By Jonathan Kuttab
First published by Friends of Sabeel North America
Yesterday, the judge in the Halabi case issued a summary of his verdict. The full decision has not yet been issued, but the judge said it is hundreds of pages long and may be classified. In his summary, the judge states that Halabi is convicted on all charges listed in the charge sheet, except on the charge of treason (since he is a Gazan and therefore cannot be charged with lack of loyalty to the state of Israel). The judge says that he based his decision on a “confession” made by Halabi to a mole, after he was tortured during an interrogation, and which he later withdrew. The judge also said that he does not accept the evidence and testimonies brought up by the defense. Sentencing will take place sometime in the future, probably in July.
According to Maher Hanna, Halabi’s lawyer, this decision is on its face incredibly unjust, since the charge sheet contains a number of accusations that have been disproven as being patently false during the trial, by evidence derived solely from official Israeli sources. The following are but three examples:
- The charge sheet claims that Halabi scoped out, photographed, and gave Hamas information about the Erez crossing in 2010, when official Israeli records show that between 2006 and 2011 Halabi never visited the Erez crossing.
- The charge sheet accuses Halabi of diverting World Vision money from Britain to Hamas, when the records presented at the trial show that no World Vision money was sent from Britain at all.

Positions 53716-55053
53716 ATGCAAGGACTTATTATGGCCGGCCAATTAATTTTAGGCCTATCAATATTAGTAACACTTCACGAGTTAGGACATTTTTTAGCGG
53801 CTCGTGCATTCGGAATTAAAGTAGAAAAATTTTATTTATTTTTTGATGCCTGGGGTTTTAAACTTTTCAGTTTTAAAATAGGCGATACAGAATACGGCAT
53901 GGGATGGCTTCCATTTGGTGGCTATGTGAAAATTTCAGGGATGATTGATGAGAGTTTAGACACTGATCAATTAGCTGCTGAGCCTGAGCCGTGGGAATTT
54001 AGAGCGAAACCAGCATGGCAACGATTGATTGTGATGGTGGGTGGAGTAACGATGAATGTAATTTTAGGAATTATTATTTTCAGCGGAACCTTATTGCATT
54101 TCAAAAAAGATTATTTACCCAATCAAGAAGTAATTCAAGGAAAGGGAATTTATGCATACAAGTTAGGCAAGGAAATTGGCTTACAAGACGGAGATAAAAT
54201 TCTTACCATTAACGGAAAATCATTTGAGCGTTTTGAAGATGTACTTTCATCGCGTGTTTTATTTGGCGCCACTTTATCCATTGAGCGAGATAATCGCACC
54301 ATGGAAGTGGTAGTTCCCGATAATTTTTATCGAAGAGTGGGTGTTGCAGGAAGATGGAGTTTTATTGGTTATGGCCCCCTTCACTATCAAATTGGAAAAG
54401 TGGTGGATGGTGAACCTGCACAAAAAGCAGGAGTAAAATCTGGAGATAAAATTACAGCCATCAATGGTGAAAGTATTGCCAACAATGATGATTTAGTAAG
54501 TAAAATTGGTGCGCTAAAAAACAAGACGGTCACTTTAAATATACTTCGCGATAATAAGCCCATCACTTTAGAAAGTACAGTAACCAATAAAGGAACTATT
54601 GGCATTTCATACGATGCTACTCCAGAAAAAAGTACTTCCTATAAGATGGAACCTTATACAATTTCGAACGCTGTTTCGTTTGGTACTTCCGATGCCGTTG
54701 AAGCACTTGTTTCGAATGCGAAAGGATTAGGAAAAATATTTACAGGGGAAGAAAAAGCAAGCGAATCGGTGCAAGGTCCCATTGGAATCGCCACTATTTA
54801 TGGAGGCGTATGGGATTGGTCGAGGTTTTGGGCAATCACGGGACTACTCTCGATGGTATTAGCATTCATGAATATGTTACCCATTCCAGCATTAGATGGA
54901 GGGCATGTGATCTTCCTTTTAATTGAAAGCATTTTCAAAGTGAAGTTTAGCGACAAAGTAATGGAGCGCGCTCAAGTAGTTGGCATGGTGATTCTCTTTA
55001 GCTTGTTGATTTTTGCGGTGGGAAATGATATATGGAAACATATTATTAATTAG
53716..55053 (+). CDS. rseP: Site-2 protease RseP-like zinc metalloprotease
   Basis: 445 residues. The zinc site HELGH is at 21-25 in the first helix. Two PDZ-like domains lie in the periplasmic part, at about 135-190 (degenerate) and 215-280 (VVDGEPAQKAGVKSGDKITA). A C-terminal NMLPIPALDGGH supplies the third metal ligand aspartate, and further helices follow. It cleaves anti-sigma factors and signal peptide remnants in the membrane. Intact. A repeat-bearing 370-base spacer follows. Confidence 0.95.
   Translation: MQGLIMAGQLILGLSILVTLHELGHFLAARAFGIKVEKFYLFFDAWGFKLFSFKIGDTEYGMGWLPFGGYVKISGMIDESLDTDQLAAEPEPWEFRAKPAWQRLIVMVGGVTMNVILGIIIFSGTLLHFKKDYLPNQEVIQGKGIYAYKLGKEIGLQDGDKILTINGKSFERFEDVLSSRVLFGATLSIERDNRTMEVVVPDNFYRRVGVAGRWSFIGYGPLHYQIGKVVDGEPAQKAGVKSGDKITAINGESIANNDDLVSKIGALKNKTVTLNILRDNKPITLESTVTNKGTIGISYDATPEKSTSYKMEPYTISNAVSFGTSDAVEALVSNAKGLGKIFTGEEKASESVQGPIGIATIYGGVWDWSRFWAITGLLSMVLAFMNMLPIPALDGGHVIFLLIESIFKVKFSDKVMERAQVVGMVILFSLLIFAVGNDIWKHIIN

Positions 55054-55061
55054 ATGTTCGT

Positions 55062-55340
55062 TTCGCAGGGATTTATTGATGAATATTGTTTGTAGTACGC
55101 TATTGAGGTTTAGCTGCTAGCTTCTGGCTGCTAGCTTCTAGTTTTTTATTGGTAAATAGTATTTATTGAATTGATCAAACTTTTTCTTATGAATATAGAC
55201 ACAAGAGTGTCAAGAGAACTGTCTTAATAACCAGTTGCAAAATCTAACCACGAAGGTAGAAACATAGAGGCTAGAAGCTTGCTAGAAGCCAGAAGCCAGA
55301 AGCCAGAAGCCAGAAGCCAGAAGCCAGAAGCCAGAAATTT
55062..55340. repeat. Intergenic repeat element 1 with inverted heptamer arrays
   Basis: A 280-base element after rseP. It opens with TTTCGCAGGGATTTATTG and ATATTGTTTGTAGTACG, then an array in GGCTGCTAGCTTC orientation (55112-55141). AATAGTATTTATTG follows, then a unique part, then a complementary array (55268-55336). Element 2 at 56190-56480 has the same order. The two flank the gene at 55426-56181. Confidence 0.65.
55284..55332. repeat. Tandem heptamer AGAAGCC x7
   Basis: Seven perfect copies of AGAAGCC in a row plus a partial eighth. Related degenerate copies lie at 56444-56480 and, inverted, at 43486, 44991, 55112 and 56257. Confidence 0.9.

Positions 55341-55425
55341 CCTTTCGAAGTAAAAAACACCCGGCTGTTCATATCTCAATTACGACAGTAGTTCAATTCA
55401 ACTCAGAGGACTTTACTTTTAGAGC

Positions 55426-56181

- The charge sheet alleges that Halabi diverted thousands of tons of cement and steel shipped through the Keren Shalom crossing to Hamas for the building of tunnels, when evidence was given at the trial that World Vision never used Keren Shalom and never even imported any steel or cement into Gaza at all.
Halabi’s lawyer is convinced that the judge had not even read his summation, otherwise he would have avoided such blatant misrepresentations. He will definitely be appealing this clearly unjust decision.
For those who have been following the case, it is worth noting that the alleged millions diverted to Hamas exceed World Vision’s entire $22 million budget in Gaza for the past 10 years, and that detailed forensic audits by World Vision, as well as the Australian Government, did not find any funds to be missing at all. Halabi refused several offers for a plea bargain that would have had him released years ago, but he has insisted on his innocence throughout 160 court hearings over the past six years. While much of the trial was held in secret, the conduct of the trial by the judge and the restrictions placed on the defense are enough to thoroughly discredit the Israeli justice system when it comes to Palestinians accused before it.